posted by fallingbadgers at 1:35 PM on May 15, 2015 [5 favorites]

So good to see a post about this important topic on the purple.
posted by sebastienbailard at 1:40 PM on May 15, 2015 [6 favorites]

The guitarist in one of my bands is red-green colourblind, and had a huge, brightly coloured mohawk. He literally turned up to a practice the one with green hair having genuinely thought he'd died it red, and was very confused by the comments he was getting. He's tried the fancy lenses that are supposed to help you distinguish colours, and reports they do nothing of any interest for him.
posted by Dysk at 3:38 PM on May 15, 2015 [2 favorites]

I lost my color vision in my 20s right around the time I was finishing my second art degree. I would take a shot in the eye in a hot second if I could have it back.
posted by lumpenprole at 3:59 PM on May 15, 2015

I have not R'dTFA but I was diagnosed as color blind at 11, at the same time I was prescribed the glasses I still wear. It has been a source of amusement and controversy between myself and my wife for the past 25 years, but as someone above indicated, simulations of colorblindness published in various media are both preposterous and insulting to me.

The way I explain my experience to others is that the more primary a color is, the clearer my perception of it is. Fire engines are red (traditionally), egg yolks are yellow, and the sky (or classic Metafilter) is blue. Easy. But the further away from primary you get, the less certain I become. Even purple, green, and orange are easy for me, but discerning whether some subtle earth tones are green or brown leave me stumped.

I would love to try these correcting contacts to see what all the fuss is about, but save missing out on an assignment as an electronics tech with the U.S. Navy when I thought about enlisting in my 20s (never did) I can't think of any way, other than being the butt of an occasional family joke, that it has caused me to suffer all these years.
posted by hwestiii at 5:27 PM on May 15, 2015 [1 favorite]

Chocolate Pickle, now there is an app for that.
posted by thedward at 6:22 PM on May 15, 2015

I'm partially colourblind. Really other than always failing the tests there isn't really any pronounced effect on my life. Sure once in a while it'll come up... and people that know occasionally go out of their way to ask me to name the colour of random objects. But other than restricting my choices of trade back when I joined the Navy as a teen it's never really mattered in my life.

I guess the fact that I only ever wear black clothes might be a result... but given the friends I ended up with I'm sure that would have happened anyway.
posted by cirhosis at 11:25 PM on May 15, 2015

It's been fun, seeing people get all interested in one of my hobbies. If you're color blind, I'm always interested in more feedback re: Dankam.
posted by effugas at 2:48 AM on May 16, 2015 [1 favorite]

It is particularly shitty for data visualization ...

This is why we use Cubehelix.
posted by alby at 6:15 AM on May 16, 2015 [1 favorite]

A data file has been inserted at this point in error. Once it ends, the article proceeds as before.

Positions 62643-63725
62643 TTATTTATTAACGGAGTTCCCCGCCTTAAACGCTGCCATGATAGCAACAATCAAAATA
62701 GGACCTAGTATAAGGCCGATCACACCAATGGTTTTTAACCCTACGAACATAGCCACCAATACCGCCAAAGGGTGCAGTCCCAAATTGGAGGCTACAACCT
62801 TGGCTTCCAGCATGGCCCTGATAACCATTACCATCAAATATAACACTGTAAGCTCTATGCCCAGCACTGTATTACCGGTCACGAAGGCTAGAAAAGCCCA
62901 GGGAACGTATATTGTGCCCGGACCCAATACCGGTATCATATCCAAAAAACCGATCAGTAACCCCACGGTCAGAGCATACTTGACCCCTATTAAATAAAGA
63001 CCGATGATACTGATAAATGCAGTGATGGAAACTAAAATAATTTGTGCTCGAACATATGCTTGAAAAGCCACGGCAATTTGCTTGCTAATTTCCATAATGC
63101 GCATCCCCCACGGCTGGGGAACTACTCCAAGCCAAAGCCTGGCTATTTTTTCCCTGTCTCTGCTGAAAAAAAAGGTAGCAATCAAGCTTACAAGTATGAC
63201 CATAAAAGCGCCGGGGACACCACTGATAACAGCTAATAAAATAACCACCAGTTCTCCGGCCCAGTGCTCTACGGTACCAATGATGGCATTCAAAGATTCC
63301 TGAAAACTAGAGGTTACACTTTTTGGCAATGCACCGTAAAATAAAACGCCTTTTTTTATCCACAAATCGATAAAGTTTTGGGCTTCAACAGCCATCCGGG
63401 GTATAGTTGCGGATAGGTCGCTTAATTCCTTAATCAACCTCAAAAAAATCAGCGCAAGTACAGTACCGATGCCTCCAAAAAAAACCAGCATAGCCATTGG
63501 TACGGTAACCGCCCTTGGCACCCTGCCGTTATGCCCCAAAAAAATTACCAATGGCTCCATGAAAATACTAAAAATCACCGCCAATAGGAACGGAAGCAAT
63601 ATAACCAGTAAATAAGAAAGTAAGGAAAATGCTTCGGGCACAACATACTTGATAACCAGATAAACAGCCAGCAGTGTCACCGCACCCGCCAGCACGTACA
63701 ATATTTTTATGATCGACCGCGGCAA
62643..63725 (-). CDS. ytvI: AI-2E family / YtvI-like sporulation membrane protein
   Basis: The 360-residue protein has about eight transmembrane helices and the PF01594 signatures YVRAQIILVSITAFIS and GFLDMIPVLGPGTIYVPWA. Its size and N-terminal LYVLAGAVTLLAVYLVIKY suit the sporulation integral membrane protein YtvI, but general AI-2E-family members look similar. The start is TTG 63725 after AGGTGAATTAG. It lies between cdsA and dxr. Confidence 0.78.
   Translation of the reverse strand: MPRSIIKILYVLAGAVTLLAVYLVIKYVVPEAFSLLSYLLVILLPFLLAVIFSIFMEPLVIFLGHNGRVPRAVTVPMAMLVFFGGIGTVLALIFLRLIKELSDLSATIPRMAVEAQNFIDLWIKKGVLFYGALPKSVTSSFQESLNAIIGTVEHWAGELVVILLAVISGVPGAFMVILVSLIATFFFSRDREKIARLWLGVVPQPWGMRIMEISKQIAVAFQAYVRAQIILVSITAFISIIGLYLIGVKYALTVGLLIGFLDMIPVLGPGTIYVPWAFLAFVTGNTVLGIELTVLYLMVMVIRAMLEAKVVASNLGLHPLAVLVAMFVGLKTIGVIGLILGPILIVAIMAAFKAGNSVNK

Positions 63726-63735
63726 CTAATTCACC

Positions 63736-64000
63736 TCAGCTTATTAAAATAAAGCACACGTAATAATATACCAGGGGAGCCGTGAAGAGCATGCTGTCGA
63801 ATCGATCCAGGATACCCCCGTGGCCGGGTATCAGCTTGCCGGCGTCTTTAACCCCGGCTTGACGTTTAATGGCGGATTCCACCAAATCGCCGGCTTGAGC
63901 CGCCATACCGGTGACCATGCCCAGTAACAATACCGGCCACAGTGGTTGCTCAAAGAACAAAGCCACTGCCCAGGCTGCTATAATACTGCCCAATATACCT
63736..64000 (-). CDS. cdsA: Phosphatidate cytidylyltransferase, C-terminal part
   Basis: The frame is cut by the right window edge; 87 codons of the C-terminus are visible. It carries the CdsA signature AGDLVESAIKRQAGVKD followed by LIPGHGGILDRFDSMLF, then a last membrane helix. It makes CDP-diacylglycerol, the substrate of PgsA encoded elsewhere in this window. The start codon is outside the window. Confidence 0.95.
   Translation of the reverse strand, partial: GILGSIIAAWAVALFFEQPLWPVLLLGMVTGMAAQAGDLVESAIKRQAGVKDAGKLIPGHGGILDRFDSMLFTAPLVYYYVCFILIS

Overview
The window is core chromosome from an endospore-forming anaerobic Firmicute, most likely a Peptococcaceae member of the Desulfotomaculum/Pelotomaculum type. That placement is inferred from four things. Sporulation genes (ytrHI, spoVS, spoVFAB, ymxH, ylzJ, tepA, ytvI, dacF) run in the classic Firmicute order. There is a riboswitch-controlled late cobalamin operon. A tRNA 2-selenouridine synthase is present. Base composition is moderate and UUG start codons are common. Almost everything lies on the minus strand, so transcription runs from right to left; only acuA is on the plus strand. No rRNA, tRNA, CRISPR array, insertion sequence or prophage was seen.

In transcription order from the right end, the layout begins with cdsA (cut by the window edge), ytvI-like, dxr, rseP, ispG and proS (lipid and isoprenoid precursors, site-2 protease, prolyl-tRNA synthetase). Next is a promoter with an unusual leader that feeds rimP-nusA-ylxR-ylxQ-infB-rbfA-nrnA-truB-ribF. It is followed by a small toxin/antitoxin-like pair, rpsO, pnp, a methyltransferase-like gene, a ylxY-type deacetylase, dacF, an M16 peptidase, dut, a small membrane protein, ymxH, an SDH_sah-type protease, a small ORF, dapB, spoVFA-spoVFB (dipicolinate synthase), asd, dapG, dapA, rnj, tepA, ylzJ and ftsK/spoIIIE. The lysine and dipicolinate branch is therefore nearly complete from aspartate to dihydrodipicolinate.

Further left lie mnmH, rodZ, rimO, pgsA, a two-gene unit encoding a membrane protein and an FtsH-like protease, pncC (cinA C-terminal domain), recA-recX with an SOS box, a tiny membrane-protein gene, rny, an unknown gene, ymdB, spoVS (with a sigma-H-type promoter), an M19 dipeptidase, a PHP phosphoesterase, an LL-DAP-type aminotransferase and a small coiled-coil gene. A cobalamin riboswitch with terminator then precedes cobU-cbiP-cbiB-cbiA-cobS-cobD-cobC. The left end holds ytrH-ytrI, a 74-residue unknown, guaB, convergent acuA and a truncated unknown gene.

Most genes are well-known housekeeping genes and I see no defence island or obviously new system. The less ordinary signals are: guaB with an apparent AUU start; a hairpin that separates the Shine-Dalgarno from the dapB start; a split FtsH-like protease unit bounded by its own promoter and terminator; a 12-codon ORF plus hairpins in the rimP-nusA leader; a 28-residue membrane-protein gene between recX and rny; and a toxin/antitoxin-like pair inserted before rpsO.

being redgreen color blind, I find it mildly annoying to emberassing. I have lost at boardgames because I couldn't distinguish between the red and green pieces, I've been made fun of for wearing mis-matched socks. I try to keep a sense of humor about it, but it's honestly tough having adult people chuckle about you being unable to distinguish some colors.

Also, f-k myst color puzzles. Even once I got them figured out, I had to guess and test a bunch of permutations because i couldn't tell the difference between their yellow/green and blue/purple. Still bitter about that one after more than 10 years.

My brother (also colorblind) actually worked for a board game company and some of the more thoughtful designers would ask for his input on color schemes.

I've actually found this site to have a really accurate color-blindess simulation: http://www.vischeck.com/examples/. Or at least I assume it's pretty accurate since their "normal" and "how it looks to a person with deuteranopia" pictures are indistinguishable to me.

There are some benefits: namely, I have to rely on reading darkness-lightness a lot more than people which means a lot of "camouflage" jumps right out at me. (I've heard the the army used color-blind people in helicopters to spot camouflaged camps, but that might be fiction). Also comes with significantly above-average low-light vision. Those are about the only two examples I can thing of where relying on color is actually a disadvantage.

That being said, I wish I could see colors like a normal person... as does my mom, who I inherited by broke-eyes from and who really wanted my brother or I to be an artist like herself. Irony
posted by ghostiger at 11:17 AM on May 16, 2015 [3 favorites]

The way I explain my experience to others is that the more primary a color is, the clearer my perception of it is. Fire engines are red (traditionally), egg yolks are yellow, and the sky (or classic Metafilter) is blue. Easy. But the further away from primary you get, the less certain I become. Even purple, green, and orange are easy for me, but discerning whether some subtle earth tones are green or brown leave me stumped.

That's exactly how it is for me. I can distinguish between primary colors - red and green included - but I have a hard time with shades. Sometimes, people will ask me what color I see in a given situation when I tell them I'm color blind, and 95% of the time I see what they see. It's mostly just shades.

One thing that's maybe a little more prominent is that green traffic lights look white to me. Still easy to distinguish from red, however.
posted by breakin' the law at 8:13 AM on May 17, 2015